From today’s RetailWire.com:
Checkout Time Limit Around Four Minutes
A survey from M/A/R/C Research found that four out of five shoppers are satisfied with wait times at stores in most cases. But it also found that 10 percent were exasperated enough to leave a checkout line if the wait becomes too lengthy.
The online survey of 13,000 customers conducted in April found that customers are satisfied (79 percent extremely/very satisfied) with an average wait time of about four minutes or less. The only exception is for club stores, where an average wait time slightly over four minutes was deemed still acceptable by those surveyed. After four minutes, the satisfaction levels drop considerably across seven other channels: grocery, consumer electronics, department, drug, home improvement, mass merchandisers, and office supply stores.
Among these channels, satisfaction levels are lowest for club stores and mass merchandisers because their wait times are well above the four-minute threshold. Among retailers, Lowe's, Publix, Best Buy, Target, Longs Drugs, Staples, B.J.'s Wholesale Club, and Kohl's received the highest satisfaction ratings in their respective categories for the checkout times.
According to the study, 43 percent of consumers said long lines would affect their decision to shop a particular retailer in the future. Out of those consumers:
* 21 percent said they would avoid the store if they knew the checkout lines would be long at the time;
* 19 percent said they would only go to the store to pick up specific items they couldn't find at other stores;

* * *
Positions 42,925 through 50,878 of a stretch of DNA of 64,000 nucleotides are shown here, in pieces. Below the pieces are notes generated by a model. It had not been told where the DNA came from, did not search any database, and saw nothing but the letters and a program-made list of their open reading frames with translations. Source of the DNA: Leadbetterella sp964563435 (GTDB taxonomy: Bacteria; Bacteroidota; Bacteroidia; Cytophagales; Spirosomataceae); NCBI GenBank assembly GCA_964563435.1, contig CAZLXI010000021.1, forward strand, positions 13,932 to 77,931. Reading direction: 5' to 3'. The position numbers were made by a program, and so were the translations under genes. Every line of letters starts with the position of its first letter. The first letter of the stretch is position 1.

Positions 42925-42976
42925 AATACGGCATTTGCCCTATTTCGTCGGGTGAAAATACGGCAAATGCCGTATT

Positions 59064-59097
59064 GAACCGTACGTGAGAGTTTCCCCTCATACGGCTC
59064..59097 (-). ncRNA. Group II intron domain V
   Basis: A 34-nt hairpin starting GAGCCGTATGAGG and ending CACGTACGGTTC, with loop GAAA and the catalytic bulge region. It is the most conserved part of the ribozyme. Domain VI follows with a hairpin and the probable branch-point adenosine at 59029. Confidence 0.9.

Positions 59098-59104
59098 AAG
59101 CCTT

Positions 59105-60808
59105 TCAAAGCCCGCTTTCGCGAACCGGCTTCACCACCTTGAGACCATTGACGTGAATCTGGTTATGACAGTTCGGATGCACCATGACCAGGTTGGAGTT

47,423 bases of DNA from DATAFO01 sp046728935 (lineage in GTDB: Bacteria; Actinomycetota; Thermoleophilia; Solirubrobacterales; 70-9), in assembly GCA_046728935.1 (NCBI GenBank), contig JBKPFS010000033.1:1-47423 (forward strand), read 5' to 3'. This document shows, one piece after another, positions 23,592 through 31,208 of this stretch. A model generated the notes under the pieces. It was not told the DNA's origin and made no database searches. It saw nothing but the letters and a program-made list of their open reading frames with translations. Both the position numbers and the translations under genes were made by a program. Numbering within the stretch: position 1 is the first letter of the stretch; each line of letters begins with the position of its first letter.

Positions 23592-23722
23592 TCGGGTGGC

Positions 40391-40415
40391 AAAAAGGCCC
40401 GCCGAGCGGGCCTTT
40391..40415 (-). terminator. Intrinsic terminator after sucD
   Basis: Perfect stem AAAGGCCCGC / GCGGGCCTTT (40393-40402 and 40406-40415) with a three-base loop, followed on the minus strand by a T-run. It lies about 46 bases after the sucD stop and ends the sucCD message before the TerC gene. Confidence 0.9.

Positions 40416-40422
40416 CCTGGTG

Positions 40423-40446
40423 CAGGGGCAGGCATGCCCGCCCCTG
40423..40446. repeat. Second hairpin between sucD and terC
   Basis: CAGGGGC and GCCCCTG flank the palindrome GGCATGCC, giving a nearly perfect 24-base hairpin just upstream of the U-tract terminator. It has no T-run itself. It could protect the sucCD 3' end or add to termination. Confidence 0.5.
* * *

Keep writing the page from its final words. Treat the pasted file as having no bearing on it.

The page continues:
* Three percent said they would stop going to the store all together.
M/A/R/C Research said checkout time plays a key role in conversion rate, which averaged 75 percent across channels for April 2008.
"Retailers really have to focus on keeping their wait times under 4 minutes with the negative impact of even one minute more," said Tony Amador, senior vice president at M/A/R/C Research, in a press release. The overall results were similar to a M/A/R/C Research survey conducted in April 2007.
What’s the average amount of time a customer waits to pay for their purchase in your store? If you're not sure, grab a stop watch, a pad of paper, and a pen, and park yourself in an inconspicuous place near your checkout counter(s). Time the amount of time spent waiting on line. If it averages over four minutes, be aware that the average customer's perception of your store is probably not as good as you'd like it to be. Set a new goal and strive to move customers through the checkout process more quickly -- of course, with the excellent care they've come to expect from your store!